Saturday, December 31, 2011

Finishing 2011 with The Drop and Alpha Better Juice

Here are the final two books of 2011.

Tomorrow we'll post the full 2011 reading list, the results of two Internet reading "challenges" and my thoughts on the best reads of 2011.

Book 135: The Drop by Michael Connelly

Detective Harry Bosch returns in Michael Connelly's The Drop. Fans of Connelly's novels, and I count myself among them, know what to expect -- a tightly written, riveting thriller that keeps the accelerator to the floor from the first page to the last.

Yeah, Connelly's that good. And although I'm also a fan of defense attorney Mickey Haller, another Connelly character, I think Bosch is his finest creation.

Bosch is hard-nosed and uncompromising, yet clings to a romantic view of his job as a detective.  "Everybody counts or nobody counts" is the maxim that motivates Bosch in his crusade to bring justice to the forgotten victims of brutal crimes. 

That motto ensnares Bosch in a political tug-of-war between the L.A. city council and the police commissioner.  Councilman Irvin Irving's son is found dead. Did he leap from the seventh floor of his posh hotel room or was he dropped? 

Irving, "scourge of the LAPD in general and one Detective Harry Bosch in particular," asks that Bosch be assigned the case because he believes Harry will tell him the truth about what happened to his son "no matter how it falls."

The death of Irving's son isn't Harry's only case.  A hit on a 20-year-old cold case -- a spot of blood on the victim's neck -- belongs to a convicted sex offender. Results of DNA testing are overwhelming, yet that sex offender couldn't have committed the brutal rape and murder because he was only eight years old when the crime was committed.

How'd his blood end up on the neck of a murder victim?  The answer to that question leads Harry and his partner to a horrific discovery.

Two crimes to investigate and along the way Connelly continues to explore Harry's relationship with his 15-year-old daughter, conflict with his partner and a new girlfriend.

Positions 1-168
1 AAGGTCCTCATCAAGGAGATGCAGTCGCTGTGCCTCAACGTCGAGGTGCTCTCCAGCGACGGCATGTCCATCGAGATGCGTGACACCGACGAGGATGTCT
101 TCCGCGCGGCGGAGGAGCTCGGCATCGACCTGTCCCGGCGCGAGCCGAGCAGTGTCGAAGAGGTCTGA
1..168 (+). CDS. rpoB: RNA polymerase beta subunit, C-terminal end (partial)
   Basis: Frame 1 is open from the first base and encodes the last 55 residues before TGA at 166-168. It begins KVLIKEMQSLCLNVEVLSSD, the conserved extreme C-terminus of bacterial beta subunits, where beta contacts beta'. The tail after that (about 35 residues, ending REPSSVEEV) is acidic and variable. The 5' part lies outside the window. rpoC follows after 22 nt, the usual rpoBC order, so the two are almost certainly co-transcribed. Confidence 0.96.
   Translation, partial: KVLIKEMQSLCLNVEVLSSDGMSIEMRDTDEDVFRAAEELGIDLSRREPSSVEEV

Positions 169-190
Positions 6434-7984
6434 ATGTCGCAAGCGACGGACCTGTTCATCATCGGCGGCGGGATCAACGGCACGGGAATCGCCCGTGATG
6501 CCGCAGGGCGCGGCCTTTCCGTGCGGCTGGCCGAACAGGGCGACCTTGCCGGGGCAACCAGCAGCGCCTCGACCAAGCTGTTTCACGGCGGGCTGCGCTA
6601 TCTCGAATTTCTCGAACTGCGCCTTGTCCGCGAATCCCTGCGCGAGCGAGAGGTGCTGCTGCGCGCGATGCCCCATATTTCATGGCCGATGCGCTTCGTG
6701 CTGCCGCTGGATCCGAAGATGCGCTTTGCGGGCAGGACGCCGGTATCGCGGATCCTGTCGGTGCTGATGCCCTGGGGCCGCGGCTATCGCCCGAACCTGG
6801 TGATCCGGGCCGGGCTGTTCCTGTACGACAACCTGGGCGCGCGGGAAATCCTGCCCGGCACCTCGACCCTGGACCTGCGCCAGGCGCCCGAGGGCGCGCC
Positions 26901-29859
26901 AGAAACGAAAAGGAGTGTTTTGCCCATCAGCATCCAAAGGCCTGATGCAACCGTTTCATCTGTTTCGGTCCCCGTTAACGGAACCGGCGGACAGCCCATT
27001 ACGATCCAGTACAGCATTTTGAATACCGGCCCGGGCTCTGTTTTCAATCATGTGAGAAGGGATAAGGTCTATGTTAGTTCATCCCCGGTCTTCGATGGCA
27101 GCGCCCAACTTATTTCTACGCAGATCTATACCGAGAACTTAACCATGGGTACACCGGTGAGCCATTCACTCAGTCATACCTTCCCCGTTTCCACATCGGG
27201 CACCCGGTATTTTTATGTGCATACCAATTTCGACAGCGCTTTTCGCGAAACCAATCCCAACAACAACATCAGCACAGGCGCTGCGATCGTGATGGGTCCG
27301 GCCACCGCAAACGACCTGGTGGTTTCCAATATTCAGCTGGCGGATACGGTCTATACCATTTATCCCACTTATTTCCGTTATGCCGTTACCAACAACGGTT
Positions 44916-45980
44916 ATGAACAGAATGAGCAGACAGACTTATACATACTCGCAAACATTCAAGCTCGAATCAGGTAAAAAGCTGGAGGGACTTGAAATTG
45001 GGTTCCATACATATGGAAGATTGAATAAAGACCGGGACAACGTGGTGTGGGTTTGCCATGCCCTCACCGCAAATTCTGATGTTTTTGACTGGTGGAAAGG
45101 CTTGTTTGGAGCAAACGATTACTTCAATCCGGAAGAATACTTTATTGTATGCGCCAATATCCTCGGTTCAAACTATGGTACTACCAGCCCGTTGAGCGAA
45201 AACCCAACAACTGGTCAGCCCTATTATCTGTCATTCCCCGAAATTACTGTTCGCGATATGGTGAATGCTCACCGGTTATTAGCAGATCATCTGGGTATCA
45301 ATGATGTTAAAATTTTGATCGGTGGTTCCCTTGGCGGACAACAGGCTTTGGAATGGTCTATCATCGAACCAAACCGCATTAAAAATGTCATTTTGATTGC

The Drop? Connelly's editors at Little, Brown could have called it The Bomb.

Book 134: Alpha Better Juice by Roy Blount Jr.

Alpha Better Juice is Roy Blount Jr.'s second collection on words with an emphasis on the way words sound.

Blount has coined a word -- sonicky -- to describe both the way many words sound and their meaning.

"I needed a word that combined sonic and kinesthetic," he writes. "I needed . . . to describe an intrinsic significant value that . . . does evoke meaning by a combination of its sound and its movement."

Blount takes exception to theoretical linguistics, which contends that the relations between words and their meanings is arbitrary.

"Any huckster, any animal caller, any lover, any poet, anybody knows better than that," says Blount. "The sounds of letters and the words they constitute, and the kinetics involved in their oral utterance, and the rhythms of their combinations, have inherent signficiant value."

Sonicky words, to name only a few, include bubble, fuzz, knickknack, skimpy, gobble, smooch and ooze.

Blount is best known for his humorous writing.  In Alpha Better Juice, he strikes a perfect balance; he's serious about words and how words sound, but he's entertaining to the point of evoking an occassional guffaw -- another of those sonicky words.

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